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The American Kennel Club (AKC) supports North Carolina Senate Bill 209, which takes an important step to protect the health and welfare of all dogs in North Carolina.

SB 209, introduced earlier this week by North Carolina Senators Trudy Wade, DVM, Bill Rabon, DVM and Andrew Brock, would establish the “NC Pets We Care Hotline” to allow North Carolinians to report any act of animal cruelty or any violation of the state's Animal Welfare Act directly to the Attorney General. These reports would be investigated and forwarded to local law enforcement and the North Carolina Department of Agriculture and Consumer Services.

The bill also provides resources to help local communities offset the costs of enforcing cruelty laws.

Animal cruelty is a felony in North Carolina. SB 209 focuses on enforcing these cruelty laws and ensuring the wellbeing of all dogs — regardless of how many dogs the owner has. AKC supports full enforcement of this law and additional resources as necessary.

“Protecting the health and wellbeing of dogs and educating about responsible dog ownership is at the core of everything AKC does, and this is why we support Senate Bill 209. The NC Pets We Care Hotline will provide North Carolinians the ability to report animal cruelty and neglect violations wherever and whenever they are seen,” said AKC Government Relations Director Sheila Goffe. “We thank Senators Wade, Rabon, and Brock for introducing this important bill to help North Carolina officials, law enforcement, and residents to work together to stop any instance of animal cruelty in our state.”

This measure differs from recent breeder-specific proposals, including House Bill 159 introduced in North Carolina this year, because it does not require law enforcement to determine the number of female dogs on a property, the reproductive status of a dog, or why a dog is being kept before being able to enforce those regulations.

While well-intentioned, House Bill 159 does not advance the welfare of dogs. Legislators should look closely at other issues with HB 159 before considering it:

  • HB 159 takes the enforcement and the development of regulations out of the hands of trained professionals in the Department of Agriculture who are best-suited to ensure animal welfare, and instead, drops it on the men and women of North Carolina's law enforcement community. Our police should not be burdened with enforcing whether certain dogs have toys (one of the many new requirements in the bill).
  • HB 159 defines, regulates and establishes tax requirements for a person as a “commercial breeder” based on the number of dogs (private property) owned, rather than on actual breeding and sales (commercial) activity.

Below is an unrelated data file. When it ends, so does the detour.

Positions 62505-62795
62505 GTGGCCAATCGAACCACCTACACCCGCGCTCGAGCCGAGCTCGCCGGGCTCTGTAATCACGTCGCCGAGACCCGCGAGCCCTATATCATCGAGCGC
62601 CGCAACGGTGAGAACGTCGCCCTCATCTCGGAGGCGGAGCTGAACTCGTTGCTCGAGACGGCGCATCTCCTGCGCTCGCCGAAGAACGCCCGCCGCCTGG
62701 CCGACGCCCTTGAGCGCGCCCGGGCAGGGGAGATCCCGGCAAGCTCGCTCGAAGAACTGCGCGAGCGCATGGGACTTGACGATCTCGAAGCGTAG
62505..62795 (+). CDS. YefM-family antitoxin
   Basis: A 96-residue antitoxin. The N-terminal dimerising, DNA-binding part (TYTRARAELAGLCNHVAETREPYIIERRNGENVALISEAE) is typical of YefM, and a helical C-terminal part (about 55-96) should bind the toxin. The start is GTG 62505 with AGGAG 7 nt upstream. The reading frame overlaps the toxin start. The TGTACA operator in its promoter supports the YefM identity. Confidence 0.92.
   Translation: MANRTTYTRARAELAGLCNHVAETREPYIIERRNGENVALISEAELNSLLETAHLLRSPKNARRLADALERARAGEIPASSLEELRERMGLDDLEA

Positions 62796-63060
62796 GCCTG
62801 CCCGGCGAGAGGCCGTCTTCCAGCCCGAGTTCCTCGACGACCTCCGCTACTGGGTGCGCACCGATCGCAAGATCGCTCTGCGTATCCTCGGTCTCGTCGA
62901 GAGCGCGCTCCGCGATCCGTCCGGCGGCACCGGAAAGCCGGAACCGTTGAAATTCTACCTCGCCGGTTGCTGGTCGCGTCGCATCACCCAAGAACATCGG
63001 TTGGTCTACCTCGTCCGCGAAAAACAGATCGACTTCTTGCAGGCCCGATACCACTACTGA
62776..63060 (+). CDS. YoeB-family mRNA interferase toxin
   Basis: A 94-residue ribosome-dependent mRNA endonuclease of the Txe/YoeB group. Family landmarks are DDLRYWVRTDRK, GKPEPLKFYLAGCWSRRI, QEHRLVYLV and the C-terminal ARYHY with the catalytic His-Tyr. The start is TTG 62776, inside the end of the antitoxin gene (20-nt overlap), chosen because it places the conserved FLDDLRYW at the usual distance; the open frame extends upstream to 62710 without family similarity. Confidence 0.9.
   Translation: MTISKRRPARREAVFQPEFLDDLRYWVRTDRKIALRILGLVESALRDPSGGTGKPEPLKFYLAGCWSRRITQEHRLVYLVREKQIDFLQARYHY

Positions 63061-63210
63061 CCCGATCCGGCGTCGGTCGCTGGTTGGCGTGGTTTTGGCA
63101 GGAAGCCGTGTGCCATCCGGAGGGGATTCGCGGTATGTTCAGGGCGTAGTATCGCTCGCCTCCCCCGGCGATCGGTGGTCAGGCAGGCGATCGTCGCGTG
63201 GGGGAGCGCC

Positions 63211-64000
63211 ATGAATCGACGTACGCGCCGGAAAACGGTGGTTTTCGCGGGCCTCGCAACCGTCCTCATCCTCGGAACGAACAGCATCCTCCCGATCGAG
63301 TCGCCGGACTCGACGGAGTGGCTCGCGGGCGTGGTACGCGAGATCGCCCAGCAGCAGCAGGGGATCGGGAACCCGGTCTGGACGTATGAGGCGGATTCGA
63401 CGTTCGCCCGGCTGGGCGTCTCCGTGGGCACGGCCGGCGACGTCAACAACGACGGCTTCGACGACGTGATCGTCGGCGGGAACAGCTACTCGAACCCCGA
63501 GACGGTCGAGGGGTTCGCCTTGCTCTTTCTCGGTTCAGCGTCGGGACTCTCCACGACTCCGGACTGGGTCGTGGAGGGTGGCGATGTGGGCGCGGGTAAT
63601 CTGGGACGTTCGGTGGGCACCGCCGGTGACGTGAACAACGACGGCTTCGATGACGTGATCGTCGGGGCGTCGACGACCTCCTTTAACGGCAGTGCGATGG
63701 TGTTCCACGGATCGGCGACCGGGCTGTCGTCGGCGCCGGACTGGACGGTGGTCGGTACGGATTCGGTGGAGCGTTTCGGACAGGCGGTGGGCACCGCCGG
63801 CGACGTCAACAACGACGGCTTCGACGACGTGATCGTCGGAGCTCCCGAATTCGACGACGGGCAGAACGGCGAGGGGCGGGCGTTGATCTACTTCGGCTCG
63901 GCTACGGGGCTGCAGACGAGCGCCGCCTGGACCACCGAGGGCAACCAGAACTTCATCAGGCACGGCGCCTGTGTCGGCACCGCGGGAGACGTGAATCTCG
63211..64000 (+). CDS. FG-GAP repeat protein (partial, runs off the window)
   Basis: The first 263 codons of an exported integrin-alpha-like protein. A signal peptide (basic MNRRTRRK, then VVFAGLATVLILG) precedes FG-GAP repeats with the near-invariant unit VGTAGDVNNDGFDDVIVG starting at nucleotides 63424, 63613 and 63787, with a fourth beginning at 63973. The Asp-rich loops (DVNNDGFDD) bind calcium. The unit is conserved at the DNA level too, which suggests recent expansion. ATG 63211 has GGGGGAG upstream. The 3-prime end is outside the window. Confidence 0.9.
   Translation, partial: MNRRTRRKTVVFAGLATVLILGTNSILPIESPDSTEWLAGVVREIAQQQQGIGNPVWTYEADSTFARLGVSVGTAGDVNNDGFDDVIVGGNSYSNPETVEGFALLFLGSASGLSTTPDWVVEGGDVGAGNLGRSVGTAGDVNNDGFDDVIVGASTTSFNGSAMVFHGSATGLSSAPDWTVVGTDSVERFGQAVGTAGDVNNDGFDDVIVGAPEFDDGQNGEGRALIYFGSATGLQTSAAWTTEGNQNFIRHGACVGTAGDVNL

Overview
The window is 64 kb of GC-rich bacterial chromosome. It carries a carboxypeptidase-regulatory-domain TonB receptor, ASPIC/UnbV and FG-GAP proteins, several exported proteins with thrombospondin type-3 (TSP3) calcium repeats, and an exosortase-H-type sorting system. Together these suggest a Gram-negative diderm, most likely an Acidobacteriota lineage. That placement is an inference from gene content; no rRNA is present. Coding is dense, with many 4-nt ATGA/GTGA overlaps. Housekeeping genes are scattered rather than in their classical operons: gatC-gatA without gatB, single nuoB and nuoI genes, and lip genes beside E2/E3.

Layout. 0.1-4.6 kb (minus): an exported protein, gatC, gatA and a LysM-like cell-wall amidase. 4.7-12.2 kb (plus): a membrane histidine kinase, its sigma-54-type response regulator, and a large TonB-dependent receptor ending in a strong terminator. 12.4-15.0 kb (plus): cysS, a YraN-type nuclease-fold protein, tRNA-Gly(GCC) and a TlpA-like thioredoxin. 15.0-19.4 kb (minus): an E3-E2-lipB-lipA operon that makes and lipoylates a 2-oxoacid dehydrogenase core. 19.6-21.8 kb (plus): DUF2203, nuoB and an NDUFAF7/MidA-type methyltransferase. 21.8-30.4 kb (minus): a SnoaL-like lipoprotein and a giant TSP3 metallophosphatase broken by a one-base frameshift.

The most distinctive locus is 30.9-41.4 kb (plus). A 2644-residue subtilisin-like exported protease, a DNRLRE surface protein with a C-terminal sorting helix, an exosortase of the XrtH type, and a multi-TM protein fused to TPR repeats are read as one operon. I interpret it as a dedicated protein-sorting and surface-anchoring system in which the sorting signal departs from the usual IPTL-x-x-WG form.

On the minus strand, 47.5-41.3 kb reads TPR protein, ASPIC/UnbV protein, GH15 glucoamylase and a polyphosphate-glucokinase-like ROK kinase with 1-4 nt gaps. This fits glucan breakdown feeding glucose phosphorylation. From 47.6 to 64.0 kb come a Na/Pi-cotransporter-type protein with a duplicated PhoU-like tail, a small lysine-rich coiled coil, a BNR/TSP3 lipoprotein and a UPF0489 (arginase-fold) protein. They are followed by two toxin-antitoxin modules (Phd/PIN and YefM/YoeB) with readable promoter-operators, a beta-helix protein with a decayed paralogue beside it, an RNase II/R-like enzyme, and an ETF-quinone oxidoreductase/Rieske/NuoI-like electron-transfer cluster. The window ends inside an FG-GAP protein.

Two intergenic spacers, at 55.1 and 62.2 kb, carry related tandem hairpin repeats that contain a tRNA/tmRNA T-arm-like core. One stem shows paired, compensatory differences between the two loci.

• One-size-fits-all kennel engineering standards like those proposed in HB 159 may not be in the best interests of certain dogs or breeds. For example, the specific temperature requirements do not take into account the needs of breeds that thrive in temperatures outside this specific temperature range. (For example, the temperature requirements for Alaskan Malamutes are different from those of Chihuahuas.

The American Kennel Club urges North Carolina residents to join the AKC in support of Senate Bill 209. Please contact your State Senator, let them know you are a constituent, and ask them to support Senate Bill 209. To find the name and contact information for your State Senator, visit the General Assembly's “Who Represents Me?” page and type in your address by the North Carolina Senate map.

Please also contact the bill sponsors and thank them for sponsoring this legislation:

Founded in 1884, the American Kennel Club (AKC) is the world's largest purebred dog registry and a not-for-profit educational organization located in Raleigh, North Carolina. AKC is dedicated to promoting responsible dog ownership, advocating for dogs as family companions, advancing canine health and well-being, and working to protect the rights of all responsible dog owners.

AKC expects breeders to give careful consideration to health issues, including recommending genetic screening, as well as individual care, conditions and placement of puppies in responsible homes. AKC supports and promotes these and other responsible breeding practices through breeder education programs, and commends those who offer similar guidance. The AKC strongly opposes the breeding of dogs by those who do so without regard to the dog's welfare. The AKC is the only registry that incorporates health screenings into permanent dog records.

The AKC Investigations and Inspections Department conducts thousands of kennel inspections each year. When AKC inspectors find kennels that do not meet our minimum care and conditions requirements, they educate and encourage those breeders to raise their standards or face suspension of their AKC privileges. AKC inspectors will also immediately notify proper authorities when cases of neglect or cruelty are found.

The American Kennel Club supports North Carolina Senate Bill 209, which takes an important step to protect the health and welfare of all dogs in North Carolina.